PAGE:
TODDLER DIES IN ACCIDENT NEAR RANGELY
An accident on a ranch near Rangely Sunday claimed the life of a 17 month old boy. The Rio Blanco Sheriff’s Office reported that the toddler was run over by a front end loader which was being operated by the victim’s father. The child had slipped away from his mother and older sister who were all in a horse pen and walked toward the front end loader and was run over as his father who was backing up. The child was taken to the Rangely District Hospital with massive head injuries. The Colorado Bureau of Investigation is assisting the Rio Blanco Sheriff’s Office in the investigation. No charges have been filed and the investigation is continuing and expected to be completed by this weekend.
PINE BEETLE PROBLEM CONTINUES
The U.S. Forest Service and Colorado State Forest Service has released the results of the annual aerial insect and disease survey in Colorado, which indicate that the most significant forest health concern continues to be the spread of the mountain pine beetle. Although an additional 140,000 acres of tree mortality were detected across the state, the epidemic has slowed down in many areas. The 2011 survey results bring the total infestation to 3.3 million acres in Colorado since the first signs of the outbreak in 1996. Despite the increase in affected acres, the three most heavily affected National Forests — the Medicine Bow-Routt, White River and Arapaho-Roosevelt — increased efforts to diminish the epidemic. Forest Service crews and contractors removed dead trees along 275 miles of roads and 162 miles of trails. See the full accomplishment report.
MSHA PART THREE OF “RULES TO LIVE BY”
The U.S. Department of Labor’s Mine Safety and Health Administration today launched the third phase of an enforcement program designed to prevent mining fatalities. “Rules to Live By III: Preventing Common Mining Deaths” will focus on 14 safety standards that were chosen because violations related to each have been cited as contributing to at least five mining accidents and at least five deaths during the 10-year period ending in 2010. The goal of this phase of ‘Rules to Live By’ is to reduce numbers of deaths and injuries by having mine operators identify and correct all hazardous conditions, confirm that violations related to these conditions are not present at mines, and ensure miners are better trained to recognize and avoid particular hazards. During the 10-year period, violations of standards contributed to 75 coal mining deaths. A link to all three parts of “Rules To Live By” is available here.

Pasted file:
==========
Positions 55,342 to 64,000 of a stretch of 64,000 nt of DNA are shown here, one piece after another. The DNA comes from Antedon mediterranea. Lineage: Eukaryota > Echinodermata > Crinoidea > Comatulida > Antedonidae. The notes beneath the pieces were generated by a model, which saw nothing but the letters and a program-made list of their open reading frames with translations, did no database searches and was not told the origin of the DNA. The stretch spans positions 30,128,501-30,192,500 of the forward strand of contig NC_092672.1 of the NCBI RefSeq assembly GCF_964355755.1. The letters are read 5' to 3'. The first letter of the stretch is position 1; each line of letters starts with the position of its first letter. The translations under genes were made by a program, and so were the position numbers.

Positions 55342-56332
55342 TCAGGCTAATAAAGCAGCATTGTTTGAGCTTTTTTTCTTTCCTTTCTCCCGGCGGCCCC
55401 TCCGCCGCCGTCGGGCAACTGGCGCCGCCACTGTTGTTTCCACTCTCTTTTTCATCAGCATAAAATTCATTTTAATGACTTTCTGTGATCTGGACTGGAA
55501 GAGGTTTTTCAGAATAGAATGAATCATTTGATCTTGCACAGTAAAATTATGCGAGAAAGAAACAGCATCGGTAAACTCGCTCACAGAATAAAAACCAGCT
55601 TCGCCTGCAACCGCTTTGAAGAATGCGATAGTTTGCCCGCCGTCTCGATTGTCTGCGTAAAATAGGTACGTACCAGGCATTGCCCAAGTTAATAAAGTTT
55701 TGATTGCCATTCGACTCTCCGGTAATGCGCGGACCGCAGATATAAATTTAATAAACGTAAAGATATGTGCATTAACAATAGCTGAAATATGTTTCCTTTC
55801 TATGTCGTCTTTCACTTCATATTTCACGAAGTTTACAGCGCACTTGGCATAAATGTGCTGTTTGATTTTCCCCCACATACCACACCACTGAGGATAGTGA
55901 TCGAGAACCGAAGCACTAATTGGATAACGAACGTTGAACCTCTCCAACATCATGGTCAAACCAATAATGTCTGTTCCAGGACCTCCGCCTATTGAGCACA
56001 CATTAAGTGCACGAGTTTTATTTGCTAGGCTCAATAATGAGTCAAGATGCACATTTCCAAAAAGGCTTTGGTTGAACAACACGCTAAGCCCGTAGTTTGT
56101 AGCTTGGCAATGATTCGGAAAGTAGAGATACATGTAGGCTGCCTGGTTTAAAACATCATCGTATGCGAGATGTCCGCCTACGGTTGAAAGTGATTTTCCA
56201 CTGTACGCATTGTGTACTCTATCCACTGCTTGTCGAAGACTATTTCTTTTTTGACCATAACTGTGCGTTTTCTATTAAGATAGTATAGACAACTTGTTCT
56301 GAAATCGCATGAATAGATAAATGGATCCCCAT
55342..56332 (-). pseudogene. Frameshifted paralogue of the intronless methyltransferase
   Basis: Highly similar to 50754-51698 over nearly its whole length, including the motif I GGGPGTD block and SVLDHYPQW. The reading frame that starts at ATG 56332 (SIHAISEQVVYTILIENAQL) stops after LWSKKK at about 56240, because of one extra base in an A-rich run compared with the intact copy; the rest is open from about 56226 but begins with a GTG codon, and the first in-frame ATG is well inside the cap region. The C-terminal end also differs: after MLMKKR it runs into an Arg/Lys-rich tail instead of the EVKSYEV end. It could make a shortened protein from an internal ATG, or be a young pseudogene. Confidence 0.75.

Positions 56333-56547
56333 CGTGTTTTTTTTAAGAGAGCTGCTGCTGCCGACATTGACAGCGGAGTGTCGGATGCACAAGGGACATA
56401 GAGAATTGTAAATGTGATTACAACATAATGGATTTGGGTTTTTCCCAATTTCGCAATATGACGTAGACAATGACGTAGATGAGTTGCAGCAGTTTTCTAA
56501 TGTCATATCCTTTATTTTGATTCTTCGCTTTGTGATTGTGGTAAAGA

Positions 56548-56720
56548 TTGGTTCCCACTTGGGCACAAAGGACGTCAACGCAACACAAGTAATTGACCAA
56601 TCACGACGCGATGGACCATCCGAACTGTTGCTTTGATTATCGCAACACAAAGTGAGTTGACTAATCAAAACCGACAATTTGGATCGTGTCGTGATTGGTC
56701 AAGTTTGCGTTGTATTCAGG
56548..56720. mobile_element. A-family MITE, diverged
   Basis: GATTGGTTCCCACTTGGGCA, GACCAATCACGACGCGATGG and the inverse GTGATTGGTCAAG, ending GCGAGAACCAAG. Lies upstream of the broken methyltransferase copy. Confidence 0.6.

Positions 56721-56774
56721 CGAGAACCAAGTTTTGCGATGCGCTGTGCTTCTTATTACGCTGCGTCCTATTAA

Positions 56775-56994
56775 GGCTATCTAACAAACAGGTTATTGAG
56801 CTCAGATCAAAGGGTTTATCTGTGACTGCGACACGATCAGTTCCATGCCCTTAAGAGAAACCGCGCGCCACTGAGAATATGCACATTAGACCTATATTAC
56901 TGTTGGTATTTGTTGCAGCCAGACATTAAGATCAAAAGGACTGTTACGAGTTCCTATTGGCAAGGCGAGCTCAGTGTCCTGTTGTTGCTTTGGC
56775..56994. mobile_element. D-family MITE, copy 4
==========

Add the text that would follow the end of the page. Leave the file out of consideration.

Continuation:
2012 COLORADO CAPITAL CONFERENCE
U.S. Senator Mark Udall, Colorado Mesa University and the University of Colorado yesterday announced that 100 Coloradans will be selected to attend the 2012 Colorado Capital Conference in Washington, D.C. this June. The conference is designed to provide citizens a better understanding of the federal legislative process by giving them the opportunity to interact with members of Congress, the president’s cabinet and other leaders in Washington, D.C. According to Senator Udall, “This educational forum will give participants the knowledge and skills to join the conversation on public policy, while interacting with a group of civic-minded Coloradans and national policy makers.” Participants will be selected through an application process. Participants will be responsible for their own airfare and accommodations plus a $300 registration fee, which will cover most meals.
TOURISM INCENTIVES OVERESTIMATED
Six companies that have applied for state tourism incentives may have overestimated the number of new visitors their projects would bring to Colorado. According to reports, an independent analyst for the state says the estimates are exaggerated and could affect the amount of financing for which local governments are eligible. Applicants say the analyst misinterpreted a state law that allows a portion of state sales taxes generated by a project to be used to help finance projects. The reports were prepared for the Colorado Economic Development Commission, which will decide in April which projects get incentives.
In high school sports:
The Hayden boys beat Vail Christian 88-72
Rangely competes at Grand Valley at 7.
Moffat County heads to Eagle Valley for a triangular with Eagle Valley and Delta.